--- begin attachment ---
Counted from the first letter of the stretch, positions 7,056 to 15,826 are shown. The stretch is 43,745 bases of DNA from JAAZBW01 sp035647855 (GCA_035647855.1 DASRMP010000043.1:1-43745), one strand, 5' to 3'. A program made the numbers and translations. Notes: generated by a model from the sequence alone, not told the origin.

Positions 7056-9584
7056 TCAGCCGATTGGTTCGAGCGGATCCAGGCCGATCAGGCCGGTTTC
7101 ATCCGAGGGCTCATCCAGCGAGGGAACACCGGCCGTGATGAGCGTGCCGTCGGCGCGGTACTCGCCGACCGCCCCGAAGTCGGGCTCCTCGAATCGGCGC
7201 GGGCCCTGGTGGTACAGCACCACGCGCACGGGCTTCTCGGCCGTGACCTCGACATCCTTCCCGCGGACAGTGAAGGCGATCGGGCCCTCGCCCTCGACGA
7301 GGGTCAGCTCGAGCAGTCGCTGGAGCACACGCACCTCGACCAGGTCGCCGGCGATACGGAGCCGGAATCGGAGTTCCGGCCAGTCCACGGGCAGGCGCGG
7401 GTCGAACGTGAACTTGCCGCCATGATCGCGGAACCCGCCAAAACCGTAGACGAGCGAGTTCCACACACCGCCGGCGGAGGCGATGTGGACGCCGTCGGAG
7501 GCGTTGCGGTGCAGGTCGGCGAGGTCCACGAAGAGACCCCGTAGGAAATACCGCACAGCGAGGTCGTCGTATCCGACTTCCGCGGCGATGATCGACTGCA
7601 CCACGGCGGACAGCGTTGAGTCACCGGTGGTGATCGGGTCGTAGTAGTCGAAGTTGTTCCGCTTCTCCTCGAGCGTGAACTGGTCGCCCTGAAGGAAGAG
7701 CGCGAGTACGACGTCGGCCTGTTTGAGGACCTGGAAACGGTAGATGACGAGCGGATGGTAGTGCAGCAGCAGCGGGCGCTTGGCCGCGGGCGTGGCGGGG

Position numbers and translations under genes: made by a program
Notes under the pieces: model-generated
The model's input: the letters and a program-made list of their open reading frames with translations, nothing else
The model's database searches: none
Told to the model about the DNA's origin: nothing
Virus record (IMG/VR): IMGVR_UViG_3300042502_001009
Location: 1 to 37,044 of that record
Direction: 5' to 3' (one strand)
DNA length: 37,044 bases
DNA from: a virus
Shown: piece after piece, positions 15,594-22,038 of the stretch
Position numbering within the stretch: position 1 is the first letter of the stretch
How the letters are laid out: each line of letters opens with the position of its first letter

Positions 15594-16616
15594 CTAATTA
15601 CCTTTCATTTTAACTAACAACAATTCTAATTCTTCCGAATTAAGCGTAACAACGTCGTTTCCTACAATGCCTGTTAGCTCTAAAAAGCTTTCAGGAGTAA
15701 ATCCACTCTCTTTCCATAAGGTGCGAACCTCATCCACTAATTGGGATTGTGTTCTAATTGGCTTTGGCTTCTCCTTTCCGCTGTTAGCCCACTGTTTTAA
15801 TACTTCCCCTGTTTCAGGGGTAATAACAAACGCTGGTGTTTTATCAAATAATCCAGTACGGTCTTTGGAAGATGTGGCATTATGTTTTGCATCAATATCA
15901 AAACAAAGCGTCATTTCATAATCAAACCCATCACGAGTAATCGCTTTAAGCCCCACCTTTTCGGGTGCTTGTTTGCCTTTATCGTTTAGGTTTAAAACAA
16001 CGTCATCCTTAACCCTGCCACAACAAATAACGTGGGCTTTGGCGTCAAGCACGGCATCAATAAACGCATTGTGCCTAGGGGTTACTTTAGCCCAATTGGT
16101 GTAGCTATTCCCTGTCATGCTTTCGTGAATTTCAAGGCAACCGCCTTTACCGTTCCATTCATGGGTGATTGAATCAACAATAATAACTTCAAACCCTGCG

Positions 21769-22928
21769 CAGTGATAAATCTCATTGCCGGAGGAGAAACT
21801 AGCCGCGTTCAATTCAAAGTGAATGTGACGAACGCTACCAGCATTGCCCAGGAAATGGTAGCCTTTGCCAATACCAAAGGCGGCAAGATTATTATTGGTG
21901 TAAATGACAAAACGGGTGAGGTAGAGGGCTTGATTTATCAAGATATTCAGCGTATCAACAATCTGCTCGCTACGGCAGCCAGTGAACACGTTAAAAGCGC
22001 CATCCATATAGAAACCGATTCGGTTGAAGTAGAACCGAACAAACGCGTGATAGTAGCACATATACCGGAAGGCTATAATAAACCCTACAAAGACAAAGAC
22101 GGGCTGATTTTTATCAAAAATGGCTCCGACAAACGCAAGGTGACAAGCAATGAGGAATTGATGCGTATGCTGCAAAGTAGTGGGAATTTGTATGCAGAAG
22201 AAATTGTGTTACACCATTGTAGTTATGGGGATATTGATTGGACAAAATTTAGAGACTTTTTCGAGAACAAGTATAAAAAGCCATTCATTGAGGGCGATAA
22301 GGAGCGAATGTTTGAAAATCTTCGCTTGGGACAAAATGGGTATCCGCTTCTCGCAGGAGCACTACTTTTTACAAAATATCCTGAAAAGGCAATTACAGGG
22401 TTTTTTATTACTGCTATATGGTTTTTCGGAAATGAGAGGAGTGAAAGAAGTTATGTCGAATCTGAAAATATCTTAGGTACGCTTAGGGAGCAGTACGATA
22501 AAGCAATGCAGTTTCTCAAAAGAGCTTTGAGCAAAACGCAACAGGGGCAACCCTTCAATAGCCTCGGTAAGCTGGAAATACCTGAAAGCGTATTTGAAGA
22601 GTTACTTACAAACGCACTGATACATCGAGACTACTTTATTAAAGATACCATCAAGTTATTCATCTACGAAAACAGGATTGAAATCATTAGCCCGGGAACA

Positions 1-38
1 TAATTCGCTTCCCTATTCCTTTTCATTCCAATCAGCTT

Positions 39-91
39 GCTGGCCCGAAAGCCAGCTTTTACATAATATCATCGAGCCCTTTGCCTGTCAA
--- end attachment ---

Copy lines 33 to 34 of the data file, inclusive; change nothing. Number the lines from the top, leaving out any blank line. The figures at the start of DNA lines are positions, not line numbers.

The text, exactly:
21769 CAGTGATAAATCTCATTGCCGGAGGAGAAACT
21801 AGCCGCGTTCAATTCAAAGTGAATGTGACGAACGCTACCAGCATTGCCCAGGAAATGGTAGCCTTTGCCAATACCAAAGGCGGCAAGATTATTATTGGTG